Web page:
When talking to Kiwis about kiwi, very few have actually seen one in the wild, but most of us would love to spot the iconic bird in New Zealand’s wilderness. Consequently, when TOSSI asks for volunteers to sit in the dark on winter nights to listen for kiwi calling to potential lovers, we are swamped with eager assistants. Bird lovers around the globe are captivated by our curious kiwi, which are particularly shy until there is a hint of romance in the air.
TOSSI volunteers have monitored the endemic bird since 14 North Island brown kiwi were reintroduced to Tāwharanui in 2006, following a 60-year absence from Auckland’s mainland. At that time, conservationists recommended volunteers avoid getting in the birds’ space, which risked making the vulnerable ground-dwellers too comfortable around people. The solution is for volunteers to rug up and head for the hills throughout the Tāwharanui open sanctuary to listen for amorous kiwi rather than eyeballing them. Every June, the citizen scientists lurk about in the park for two hours on four nights and record calling data that helps track changes in kiwi abundance and distribution.
Recording kiwi calls in midwinter darkness at Tāwharanui.
This winter, I spent a couple of nights attempting to attune my tone-deaf ears to sweet talking kiwi. Before the work started, all participants learnt about the sounds of kiwi, as well as sneaky mimics, such as ruru. We were instructed on taking bearings to identify the direction of mating calls and how to estimate the distance kiwi may be away from us, using an imaginary rugby field as a gauge. The data we collected needs to be consistent from year to year. No pressure. Volunteers are positioned at the same sites each year, which helps identify any changes.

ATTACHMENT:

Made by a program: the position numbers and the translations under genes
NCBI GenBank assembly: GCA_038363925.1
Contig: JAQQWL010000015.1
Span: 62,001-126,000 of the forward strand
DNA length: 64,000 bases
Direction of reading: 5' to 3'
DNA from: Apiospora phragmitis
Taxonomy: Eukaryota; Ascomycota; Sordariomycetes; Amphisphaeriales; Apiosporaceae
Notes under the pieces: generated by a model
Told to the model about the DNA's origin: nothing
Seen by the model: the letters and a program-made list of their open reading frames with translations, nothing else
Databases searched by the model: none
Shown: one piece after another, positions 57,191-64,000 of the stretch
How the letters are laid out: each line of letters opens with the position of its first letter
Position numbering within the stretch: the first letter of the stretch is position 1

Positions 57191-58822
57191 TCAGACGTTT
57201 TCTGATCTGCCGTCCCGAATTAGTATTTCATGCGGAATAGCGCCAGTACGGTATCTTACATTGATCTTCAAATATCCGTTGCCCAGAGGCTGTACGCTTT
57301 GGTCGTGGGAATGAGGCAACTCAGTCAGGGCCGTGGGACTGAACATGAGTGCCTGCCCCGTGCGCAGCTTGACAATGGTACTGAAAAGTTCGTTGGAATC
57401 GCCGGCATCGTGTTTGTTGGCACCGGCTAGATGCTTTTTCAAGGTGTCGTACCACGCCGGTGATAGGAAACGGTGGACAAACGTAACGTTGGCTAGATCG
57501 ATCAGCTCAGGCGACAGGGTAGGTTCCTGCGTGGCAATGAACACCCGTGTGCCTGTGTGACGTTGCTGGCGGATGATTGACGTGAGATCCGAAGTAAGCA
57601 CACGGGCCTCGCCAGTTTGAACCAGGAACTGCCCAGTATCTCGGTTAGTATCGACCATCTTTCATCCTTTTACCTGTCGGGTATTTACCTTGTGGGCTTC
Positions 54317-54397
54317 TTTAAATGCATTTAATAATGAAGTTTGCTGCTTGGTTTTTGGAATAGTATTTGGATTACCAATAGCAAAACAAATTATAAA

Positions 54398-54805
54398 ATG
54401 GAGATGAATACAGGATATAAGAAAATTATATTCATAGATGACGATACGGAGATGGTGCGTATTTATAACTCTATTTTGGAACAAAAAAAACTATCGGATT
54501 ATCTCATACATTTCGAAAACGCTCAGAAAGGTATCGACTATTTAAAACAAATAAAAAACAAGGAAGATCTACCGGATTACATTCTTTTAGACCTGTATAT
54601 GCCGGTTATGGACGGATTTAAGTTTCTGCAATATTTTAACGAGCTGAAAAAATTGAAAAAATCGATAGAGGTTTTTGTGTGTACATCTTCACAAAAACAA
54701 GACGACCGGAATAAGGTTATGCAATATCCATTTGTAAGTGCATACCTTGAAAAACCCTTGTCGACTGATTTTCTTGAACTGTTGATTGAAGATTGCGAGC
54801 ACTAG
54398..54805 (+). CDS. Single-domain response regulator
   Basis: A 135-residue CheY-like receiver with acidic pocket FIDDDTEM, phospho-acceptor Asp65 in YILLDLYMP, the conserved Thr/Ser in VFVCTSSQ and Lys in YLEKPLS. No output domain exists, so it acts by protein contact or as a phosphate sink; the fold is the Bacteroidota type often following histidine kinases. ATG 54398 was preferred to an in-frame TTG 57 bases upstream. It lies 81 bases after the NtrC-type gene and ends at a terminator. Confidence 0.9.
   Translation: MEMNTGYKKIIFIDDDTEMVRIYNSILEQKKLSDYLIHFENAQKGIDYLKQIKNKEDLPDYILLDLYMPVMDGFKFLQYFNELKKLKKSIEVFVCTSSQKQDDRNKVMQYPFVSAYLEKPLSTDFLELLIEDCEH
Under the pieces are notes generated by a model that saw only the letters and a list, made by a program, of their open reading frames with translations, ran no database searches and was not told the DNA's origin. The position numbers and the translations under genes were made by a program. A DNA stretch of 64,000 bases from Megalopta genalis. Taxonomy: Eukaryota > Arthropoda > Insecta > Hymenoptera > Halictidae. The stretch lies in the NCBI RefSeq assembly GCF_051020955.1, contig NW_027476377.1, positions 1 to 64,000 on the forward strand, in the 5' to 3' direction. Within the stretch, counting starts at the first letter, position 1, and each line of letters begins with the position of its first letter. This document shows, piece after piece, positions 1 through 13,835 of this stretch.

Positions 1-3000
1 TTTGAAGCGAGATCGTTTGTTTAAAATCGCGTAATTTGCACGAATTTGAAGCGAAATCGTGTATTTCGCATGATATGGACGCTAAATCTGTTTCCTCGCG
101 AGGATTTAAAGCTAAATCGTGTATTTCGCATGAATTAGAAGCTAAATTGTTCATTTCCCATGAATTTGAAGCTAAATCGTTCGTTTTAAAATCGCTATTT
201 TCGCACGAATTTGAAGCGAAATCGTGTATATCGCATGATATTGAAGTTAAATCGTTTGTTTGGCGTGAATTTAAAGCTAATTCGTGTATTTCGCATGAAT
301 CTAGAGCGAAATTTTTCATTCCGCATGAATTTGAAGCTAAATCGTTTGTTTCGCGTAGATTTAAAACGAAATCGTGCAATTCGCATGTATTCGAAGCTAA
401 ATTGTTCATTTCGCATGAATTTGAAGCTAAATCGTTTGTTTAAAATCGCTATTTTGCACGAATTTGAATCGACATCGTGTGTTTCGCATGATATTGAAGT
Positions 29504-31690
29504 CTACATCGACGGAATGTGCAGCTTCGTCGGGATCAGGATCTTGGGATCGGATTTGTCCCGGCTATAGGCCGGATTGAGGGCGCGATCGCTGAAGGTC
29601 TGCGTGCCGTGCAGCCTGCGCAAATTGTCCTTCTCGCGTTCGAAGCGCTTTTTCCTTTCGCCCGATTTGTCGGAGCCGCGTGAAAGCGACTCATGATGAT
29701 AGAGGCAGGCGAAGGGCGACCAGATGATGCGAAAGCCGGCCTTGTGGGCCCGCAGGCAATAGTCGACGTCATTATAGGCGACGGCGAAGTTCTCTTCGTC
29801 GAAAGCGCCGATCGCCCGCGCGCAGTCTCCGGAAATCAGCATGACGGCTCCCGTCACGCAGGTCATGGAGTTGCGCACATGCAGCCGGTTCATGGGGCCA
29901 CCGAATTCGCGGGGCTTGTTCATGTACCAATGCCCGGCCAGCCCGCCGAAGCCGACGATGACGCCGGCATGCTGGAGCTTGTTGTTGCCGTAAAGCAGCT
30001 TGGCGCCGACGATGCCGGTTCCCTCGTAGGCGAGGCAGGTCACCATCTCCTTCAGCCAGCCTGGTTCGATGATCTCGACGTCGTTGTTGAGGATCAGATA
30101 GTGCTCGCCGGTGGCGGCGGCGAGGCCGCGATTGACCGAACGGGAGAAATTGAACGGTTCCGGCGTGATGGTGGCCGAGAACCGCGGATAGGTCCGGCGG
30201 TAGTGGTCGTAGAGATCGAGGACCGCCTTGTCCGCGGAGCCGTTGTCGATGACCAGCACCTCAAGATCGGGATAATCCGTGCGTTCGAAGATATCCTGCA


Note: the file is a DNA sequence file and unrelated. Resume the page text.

The crisp and calm weather was perfect, but waves crashed on to rocks below and created noisy interference. However, this was nothing compared to the distracting racket from grey-faced petrels, which persistently fluttered about overhead and squeaked like low-flying guinea pigs.
With excitement, my more astute colleague heard a kiwi call. Typically, the male shouts out and the female responds. I guess if she’s not interested, she just keeps quiet. After two hours of focused listening, I wandered along the track to see what I could find. My stealthy pursuit was rewarded when a nonchalant kiwi shuffled along the track and disappeared into dense undergrowth.
Back at the base, other monitors revealed they also had experienced a kiwi encounter, and some had to wait for the nation’s national bird to get off the track before they could continue on their way. That is the type of traffic hold-up I’m sure we would all enjoy.
Once the seasonal monitoring is complete, the data is collated and sent to the Department of Conservation. Now, we have enough kiwi at Tāwharanui to prepare to send some to Tamahunga when there are sufficient predator controls there. We know some kiwi have independently moved out of the sanctuary to establish new territories, which gives greater impetus for communities to industriously trap predators and keep dogs under control.
Jackie Russell, TOSSI